Moments before she left, Henrietta adorned herself in an array of borrowed and collected jewelry. Draped across her neck was a Tiffany cross belonging to her mother. On her hand were several separate and distinctive gemmed bands, including her grandmother’s engagement ring, a large aquamarine ring, and a pink coral ring her grandmother bought in Jamaica during the 1930s. She also pinned a mini pearl-and-enamel half-moon brooch onto her dress. “I’ve always loved jewelry, so I had a lot on,” Henrietta says.
Henrietta’s brother drove her and her father to the church in a silver Rolls-Royce—a nod to her home’s illustrious former owner. Her six flower girls, three bridesmaids (all in bespoke Rixo dresses), and the couple’s five-month-old son, Wolfe, were all waiting at the doors. “That was the moment when it felt really real, knowing all the people I loved most in the world were inside,” she says. When she walked into the church, the first person she locked eyes with was Ronan, wearing a Thom Sweeney bespoke suit, Gucci loafers, and pink socks. “I thought I would be crying, but I just couldn’t stop smiling,” she says.
After their vows, Ronan carried Wolfe down the aisle while arm in arm with Henrietta as bells chimed above. Guests showered the newlyweds with confetti before they hopped in a vintage white Rolls-Royce Corniche to take a joyride down the winding country roads. In the back window? A “just married” sign—hand-painted by her young bridesmaids.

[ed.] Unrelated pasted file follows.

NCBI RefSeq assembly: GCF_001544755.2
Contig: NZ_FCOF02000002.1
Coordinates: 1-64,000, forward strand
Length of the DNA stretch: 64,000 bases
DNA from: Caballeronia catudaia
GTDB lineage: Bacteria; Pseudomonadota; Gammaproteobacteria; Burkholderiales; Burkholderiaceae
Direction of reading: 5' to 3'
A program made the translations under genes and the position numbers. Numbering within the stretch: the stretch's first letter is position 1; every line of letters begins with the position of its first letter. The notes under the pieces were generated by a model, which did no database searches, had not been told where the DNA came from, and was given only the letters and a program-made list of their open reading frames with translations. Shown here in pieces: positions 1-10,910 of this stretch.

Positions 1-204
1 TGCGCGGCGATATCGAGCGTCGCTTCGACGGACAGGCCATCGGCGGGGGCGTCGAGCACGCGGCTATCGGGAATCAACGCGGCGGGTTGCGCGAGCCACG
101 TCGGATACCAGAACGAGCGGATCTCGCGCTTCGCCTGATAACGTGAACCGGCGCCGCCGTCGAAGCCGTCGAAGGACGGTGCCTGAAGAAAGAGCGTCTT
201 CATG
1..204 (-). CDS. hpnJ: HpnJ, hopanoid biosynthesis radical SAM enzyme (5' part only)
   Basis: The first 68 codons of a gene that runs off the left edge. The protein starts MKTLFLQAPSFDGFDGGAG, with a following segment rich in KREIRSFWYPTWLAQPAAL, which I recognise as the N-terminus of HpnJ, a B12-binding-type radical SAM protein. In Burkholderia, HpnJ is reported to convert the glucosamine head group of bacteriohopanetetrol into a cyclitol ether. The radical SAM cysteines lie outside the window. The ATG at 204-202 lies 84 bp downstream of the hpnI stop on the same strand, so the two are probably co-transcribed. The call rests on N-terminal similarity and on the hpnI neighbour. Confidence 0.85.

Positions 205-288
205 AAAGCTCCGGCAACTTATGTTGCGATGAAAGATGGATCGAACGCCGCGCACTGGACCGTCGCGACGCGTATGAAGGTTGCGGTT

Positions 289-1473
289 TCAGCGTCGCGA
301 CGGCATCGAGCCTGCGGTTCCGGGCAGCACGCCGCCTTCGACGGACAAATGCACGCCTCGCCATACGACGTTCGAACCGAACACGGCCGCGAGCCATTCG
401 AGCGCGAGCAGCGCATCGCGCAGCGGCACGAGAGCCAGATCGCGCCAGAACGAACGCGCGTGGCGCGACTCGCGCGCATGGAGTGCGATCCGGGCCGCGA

The reception was an informal yet classic English garden party at the blue-plaqued Rix house. Henrietta’s mother had worked on the florals, hedges, and landscape for a year prior to the wedding and adorned the grounds with urns sourced from antique fairs around the United Kingdom. Wheelbarrows were filled with ice-cold beer, and waiters served canapés of rare beef and Cornish crab donuts by stylish catering company Social Pantry.
Dinner tables were named after the Rix family pets, both revered (their English spaniel Cooper) and feared (Malcolm, “our not-so-friendly goose”). Like much of her other stationery, Henrietta and her mother sketched the watercolor place cards together.
The couple didn’t have a color scheme or a theme. “The tables were an eclectic mix of decorations and details that felt real to who Ronan and I are. We had mismatch tapestry and crochet table runners, odd OXO green and brown glass vases filled with English wild meadow flowers, large gold candelabras, shells for flaked salt and pepper, colorful crystal-ware,” explains Henrietta. “The backdrop of the walled garden did the rest.” Guests dined on seared tuna and sirloin steak for dinner, and tiramisu in shell dishes, rhubarb tarts, and towers of profiteroles were offered for dessert. The wedding cake, a red three-tiered heart-shaped confection by the Pink Cooker, had a distinctive retro feel.
After the speeches—which “had everyone crying,” says Henrietta—it was time to party. A DJ spun a disco set to encourage everyone to the dance floor. Copper cups of Moscow mules gave even the most timid of attendees enough liquid courage to get there. Henrietta changed into a pale blue Alessandra Rich dress, which she found at a secondhand shop two weeks before her wedding. “I was worried about it not being white, but it was my something blue,” she says. “I had it altered slightly to fit me perfectly and put on a pair of vintage glass earrings.”
The pinnacle of the evening? A dazzling display of fireworks, reminiscent of the couple’s engagement night. “It sounds cliché, but it was genuinely the best day of my life. I remember looking around the dance floor and seeing four of my siblings with their partners, my parents, all of my closest childhood friends and just feeling so blessed,” Henrietta says. “It felt like a big house party for all ages.”